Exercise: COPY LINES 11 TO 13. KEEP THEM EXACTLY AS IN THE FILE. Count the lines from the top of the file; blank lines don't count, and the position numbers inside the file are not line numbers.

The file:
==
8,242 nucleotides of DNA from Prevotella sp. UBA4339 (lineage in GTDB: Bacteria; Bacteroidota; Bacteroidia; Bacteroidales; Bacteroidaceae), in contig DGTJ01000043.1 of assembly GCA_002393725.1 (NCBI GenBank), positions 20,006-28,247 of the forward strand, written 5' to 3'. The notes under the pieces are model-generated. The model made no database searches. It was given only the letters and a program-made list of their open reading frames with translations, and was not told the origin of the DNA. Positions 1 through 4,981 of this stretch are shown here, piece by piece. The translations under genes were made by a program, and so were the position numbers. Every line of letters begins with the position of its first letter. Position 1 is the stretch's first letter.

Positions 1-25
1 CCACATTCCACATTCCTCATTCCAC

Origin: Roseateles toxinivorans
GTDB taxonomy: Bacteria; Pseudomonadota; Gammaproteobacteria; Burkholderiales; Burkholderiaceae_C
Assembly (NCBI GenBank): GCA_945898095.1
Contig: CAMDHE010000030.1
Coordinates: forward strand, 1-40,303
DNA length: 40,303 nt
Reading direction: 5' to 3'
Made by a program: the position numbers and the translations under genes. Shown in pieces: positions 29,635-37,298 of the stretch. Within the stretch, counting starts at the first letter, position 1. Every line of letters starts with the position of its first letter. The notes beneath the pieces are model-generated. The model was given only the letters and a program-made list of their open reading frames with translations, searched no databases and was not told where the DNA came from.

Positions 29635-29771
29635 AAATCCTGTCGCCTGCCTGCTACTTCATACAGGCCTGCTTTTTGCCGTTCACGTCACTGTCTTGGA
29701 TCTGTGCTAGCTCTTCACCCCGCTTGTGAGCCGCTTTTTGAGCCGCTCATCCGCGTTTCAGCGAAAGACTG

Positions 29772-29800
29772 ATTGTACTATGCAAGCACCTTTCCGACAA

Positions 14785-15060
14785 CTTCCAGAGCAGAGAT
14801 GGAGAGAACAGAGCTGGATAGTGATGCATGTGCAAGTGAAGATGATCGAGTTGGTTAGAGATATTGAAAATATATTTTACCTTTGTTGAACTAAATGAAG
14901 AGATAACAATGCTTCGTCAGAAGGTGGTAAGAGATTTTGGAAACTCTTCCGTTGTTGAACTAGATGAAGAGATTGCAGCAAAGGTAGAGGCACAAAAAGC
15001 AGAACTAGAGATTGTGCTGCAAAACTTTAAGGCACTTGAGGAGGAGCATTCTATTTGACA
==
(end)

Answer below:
Made by a program: the position numbers and the translations under genes. Shown in pieces: positions 29,635-37,298 of the stretch. Within the stretch, counting starts at the first letter, position 1. Every line of letters starts with the position of its first letter. The notes beneath the pieces are model-generated. The model was given only the letters and a program-made list of their open reading frames with translations, searched no databases and was not told where the DNA came from.

Positions 29635-29771
29635 AAATCCTGTCGCCTGCCTGCTACTTCATACAGGCCTGCTTTTTGCCGTTCACGTCACTGTCTTGGA